Blog Details

ADA Statistics Reveal "Dental Divide" for Low-Income US Population

Share this post

In addition to low-income individuals not visiting the dentist, many have been relying on the emergency room for dental care, resorting to last-minute emergency solutions to preventable problems. Here are the stats from the Harris Interactive data as released by the ADA, which have prompted themn to launch the Action for Dental Health: Dentists Making a Difference campaign:

  • Nearly half of lower-income adults say they haven't seen a dentist in a year or longer, while the vast majority of middle- and higher-income wage earners (70 percent) have.
  • Lower-income adults 18 and older are more than two times as likely as middle- and higher-income adults to have had all of their teeth removed (7 percent vs. 3 percent).
  • Nearly one in five (18 percent) lower-income adults have reported that they or a household member has sought treatment for dental pain in an emergency room at some point in their lives, compared to only seven percent of middle- and higher-income adults.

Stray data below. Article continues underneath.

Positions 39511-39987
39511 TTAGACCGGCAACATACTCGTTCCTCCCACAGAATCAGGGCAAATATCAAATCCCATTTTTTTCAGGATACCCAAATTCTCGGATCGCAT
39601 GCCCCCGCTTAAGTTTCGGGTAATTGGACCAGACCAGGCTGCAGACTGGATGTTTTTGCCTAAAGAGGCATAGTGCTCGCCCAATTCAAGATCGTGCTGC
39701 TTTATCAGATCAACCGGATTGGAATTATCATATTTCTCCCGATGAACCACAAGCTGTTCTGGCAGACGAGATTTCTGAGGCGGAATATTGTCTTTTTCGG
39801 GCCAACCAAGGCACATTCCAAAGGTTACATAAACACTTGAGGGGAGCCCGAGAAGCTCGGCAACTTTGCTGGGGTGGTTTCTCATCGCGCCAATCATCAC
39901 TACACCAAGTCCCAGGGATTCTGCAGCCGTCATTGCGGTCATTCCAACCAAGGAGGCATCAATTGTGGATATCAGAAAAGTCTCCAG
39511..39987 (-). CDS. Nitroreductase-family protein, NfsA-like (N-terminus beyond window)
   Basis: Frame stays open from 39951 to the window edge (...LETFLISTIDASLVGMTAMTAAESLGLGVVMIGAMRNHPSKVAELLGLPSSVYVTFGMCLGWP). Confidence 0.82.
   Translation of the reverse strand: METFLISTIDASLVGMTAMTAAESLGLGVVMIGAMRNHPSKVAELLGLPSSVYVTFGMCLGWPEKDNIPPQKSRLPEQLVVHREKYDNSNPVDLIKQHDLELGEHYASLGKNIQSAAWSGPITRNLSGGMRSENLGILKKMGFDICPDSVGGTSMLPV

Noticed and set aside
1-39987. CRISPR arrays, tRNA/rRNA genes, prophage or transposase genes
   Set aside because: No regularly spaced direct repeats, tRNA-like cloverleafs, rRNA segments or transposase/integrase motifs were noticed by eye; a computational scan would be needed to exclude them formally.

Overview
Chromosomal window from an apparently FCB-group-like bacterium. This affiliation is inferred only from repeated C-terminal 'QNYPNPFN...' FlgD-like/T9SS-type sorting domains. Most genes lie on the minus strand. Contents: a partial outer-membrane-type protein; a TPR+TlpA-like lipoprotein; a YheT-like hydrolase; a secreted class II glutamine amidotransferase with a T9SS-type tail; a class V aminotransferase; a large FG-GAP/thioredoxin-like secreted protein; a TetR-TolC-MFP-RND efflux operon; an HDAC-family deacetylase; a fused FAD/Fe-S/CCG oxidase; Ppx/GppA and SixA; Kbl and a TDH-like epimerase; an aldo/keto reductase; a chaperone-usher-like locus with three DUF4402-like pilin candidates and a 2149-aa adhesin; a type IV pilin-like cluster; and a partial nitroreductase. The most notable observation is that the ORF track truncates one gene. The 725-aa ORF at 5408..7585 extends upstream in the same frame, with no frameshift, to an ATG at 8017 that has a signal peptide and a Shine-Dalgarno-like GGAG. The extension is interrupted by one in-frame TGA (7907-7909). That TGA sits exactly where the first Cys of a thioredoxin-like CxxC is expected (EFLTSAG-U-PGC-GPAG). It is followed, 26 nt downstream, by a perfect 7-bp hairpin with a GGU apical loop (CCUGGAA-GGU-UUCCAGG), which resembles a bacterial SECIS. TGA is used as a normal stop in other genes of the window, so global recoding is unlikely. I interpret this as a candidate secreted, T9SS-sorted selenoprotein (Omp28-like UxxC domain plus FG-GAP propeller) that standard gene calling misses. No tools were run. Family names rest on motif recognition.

• Only six percent of those low-income adults who went to the ER reported that the problem was solved.
  • Even though the Affordable Care Act offers little relief for adult Americans who lack dental coverage, 40% of lower-income adults believe that health care reform will help them obtain dental care.

The survey's findings echo prior research from multiple sources. According to a new ADA Health Policy Resources Center analysis of 2010 MEPS and U.S. Census data, 181 million Americans did not visit the dentist in 2010. Nearly half of adults over age 30 suffer from some form of gum disease, according to the Centers for Disease Control (CDC), and nearly one in four children under the age of five already have cavities.


COMMENTS Post a Comment

No comments